There is certainly much greater economic risk out there than there was just a month or two ago. My sense is that any recession that the United States may experience would be associated with a slowing of U.S. GDP because of a fall of in Europe, and potentially China. I believe that China would act quickly to reverse their tightening bias to spur growth. Calling recessions is a dangerous game. We all try to make logical sense of markets and try to forecast the future. All I know is that folks that have done well decade over decade, like Buffet, are buying and not selling.
Will the U.S. Economy Face Recession in 2011?
The question I am now most often asked is, Will the United States slip into a second economic recession this year? The risks have definitely risen such that the current soft patch in the U.S. economy may translate from slightly positive GDP to a negative reading. Investors are faced with a huge opportunity to buy risk assets at a great entry point. We believe that the probabilities are that the markets will be significantly higher in the future. Market participants are net short this market and cash on the sidelines is at record highs. That is a recipe for a rare opportunity.
Insider Buying Trends. Should You Follow Suit?
Current headlines are suggesting that recent market hits have created a buying opportunity. Yesterday, Bloomberg reported that Insiders Buy Stocks at Highest Rate Since 2009. The scare this morning still surrounds the European banking system which is being tested, much like those in the US were tested in 2008. Back then, the U.S. instituted a number of actions to return confidence to our banking system. A combination of TARP and a guarantee by the FDIC of all bank obligations overcame the market attacks. The ECB does not have FDIC, so its looking on how to shore up confidence.
The Equation of Wealth Destruction: Money + Emotion = Disaster
History is full examples of volatility in the markets and the affects of emotion on the creation and destruction of wealth. People have a false sense of faith in cash. Cash being made up of dollars tend to lose value over time. The loss is sometimes sneaky, but always in the form of lost purchasing power. The U.S. dollar as a fiat currency has for decades, provided a slow debasement of value for holders. At this time we see the largest hoard of cash on the balance sheets of corporations, banks and individuals in history. This seems worrisome at best and just plain stupid at worst.
Debt Ceiling Got You Concerned?
Even though it feels uncomfortable, earnings growth is very healthy. The actions going on in Washington will likely result in a more balanced spending and debt management approach, in our opinion. Our advicepress on! We see this as a buying opportunity, as it is likely this cloud may soon dissipate. Remember, that buying low and selling high often requires you to make decisions that dont always feel great when you make them.
Default or Not; What Happens After Greece?
The markets are preoccupied with the potential of Greece defaulting on its debt. Just what are we worried about? Greece is unable to access the capital markets, which are necessary for them to continue funding their expenditures and roll their debt forward. The EU outlined an assistance package that is being handed out in pieces to Greece. The next piece is coming due and the EU is pushing Greece to raise taxes and cut expenditures. The Prime Minister is up for a confidence vote tomorrow and the world seems to be waiting to see if Greece has the political will to stand up to their debt.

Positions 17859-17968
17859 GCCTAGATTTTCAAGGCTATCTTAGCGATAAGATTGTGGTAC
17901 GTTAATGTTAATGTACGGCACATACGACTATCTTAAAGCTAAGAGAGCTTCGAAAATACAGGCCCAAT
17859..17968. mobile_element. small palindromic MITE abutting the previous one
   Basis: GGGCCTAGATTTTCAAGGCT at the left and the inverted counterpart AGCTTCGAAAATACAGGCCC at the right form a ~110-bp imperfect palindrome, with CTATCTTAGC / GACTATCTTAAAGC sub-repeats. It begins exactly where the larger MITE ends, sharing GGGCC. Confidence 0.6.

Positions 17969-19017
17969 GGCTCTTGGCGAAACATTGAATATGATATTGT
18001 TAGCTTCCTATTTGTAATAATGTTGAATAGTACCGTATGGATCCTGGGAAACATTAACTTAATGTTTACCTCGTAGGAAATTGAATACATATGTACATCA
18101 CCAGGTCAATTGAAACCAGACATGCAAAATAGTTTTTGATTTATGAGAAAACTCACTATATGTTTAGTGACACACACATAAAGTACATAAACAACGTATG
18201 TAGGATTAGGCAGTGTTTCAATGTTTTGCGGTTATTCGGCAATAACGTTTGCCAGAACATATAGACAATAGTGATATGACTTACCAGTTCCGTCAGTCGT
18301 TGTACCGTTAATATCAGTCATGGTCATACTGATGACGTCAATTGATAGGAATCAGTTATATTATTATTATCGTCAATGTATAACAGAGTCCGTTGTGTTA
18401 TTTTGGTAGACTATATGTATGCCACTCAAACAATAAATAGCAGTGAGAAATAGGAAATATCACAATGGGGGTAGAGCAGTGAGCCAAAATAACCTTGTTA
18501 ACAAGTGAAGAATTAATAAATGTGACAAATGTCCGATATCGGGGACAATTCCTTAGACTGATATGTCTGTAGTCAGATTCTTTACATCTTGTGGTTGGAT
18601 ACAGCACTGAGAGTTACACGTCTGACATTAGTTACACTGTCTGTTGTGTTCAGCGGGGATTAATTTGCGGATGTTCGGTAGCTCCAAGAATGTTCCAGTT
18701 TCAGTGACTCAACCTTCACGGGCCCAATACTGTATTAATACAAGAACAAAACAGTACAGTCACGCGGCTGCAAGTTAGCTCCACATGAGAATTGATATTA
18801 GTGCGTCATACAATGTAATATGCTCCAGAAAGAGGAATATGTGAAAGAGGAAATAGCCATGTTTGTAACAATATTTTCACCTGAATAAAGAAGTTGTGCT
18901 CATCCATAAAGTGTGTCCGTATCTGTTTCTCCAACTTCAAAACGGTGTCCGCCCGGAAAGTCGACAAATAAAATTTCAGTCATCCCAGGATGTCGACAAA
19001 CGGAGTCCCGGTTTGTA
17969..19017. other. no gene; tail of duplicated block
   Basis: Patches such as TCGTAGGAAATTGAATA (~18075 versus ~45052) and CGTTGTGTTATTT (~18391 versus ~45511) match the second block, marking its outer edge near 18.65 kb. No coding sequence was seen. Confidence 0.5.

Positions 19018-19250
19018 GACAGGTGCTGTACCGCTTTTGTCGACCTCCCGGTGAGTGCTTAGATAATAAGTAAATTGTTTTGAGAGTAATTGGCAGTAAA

Watch Out Below! Commodities Falling Off the Cliff!
This week we have seen a huge sell-off in commodity prices. Silver is leading the way down posting another steep loss today. Some think the smart money is getting out even as the commodity exchanges are raising margin requirements. Is this the end of the ?hard asset? commodity trade? I hardly think so. We believe that we are in a commodity ?super-cycle? that has its foundation not in speculation or weakening currencies, but in a sharp rise in global demand. The weak dollar has merely exacerbated the move over the past couple of years as the Fed has embarked on very loose monetary policy.
QE3 on the Horizon?
Everyone is concerned about what happens when QE2 ends. On one side believes that when QE2 ends, long term interest rates on Treasuries will spike as the largest buyer exits the market. They believe that the Fed may be tempted to generate QE3 in order to continue try to keep interest rates down and keep the fragile economic recovery going. On the other side of the aisle, there are folks arguing that the yields on the Treasury bonds will drop even as the Fed exits and despite the fact that they are the largest holder of U.S. debt following a slowing U.S. economy during the first quarter.
Could the U.S. Return to 1970s Style Inflation?
The U.S. appears to be at the crossroads of fiscal and monetary policy. Many are painting a very bleak picture of the future of the dollar, U.S. credit and the validity of the U.S. economy as the model for the world. Could the U.S. return to 1970s style of inflation? The answer is that, although the possibility is there, the probability that such a high level of inflation returning any time soon is actually very low. Is the Fed conducting monetary policy that is inflationary in nature? Yes they are, but let?s not forget why they are doing this. The Fed is engaged in the avoidance of deflation
29 results found.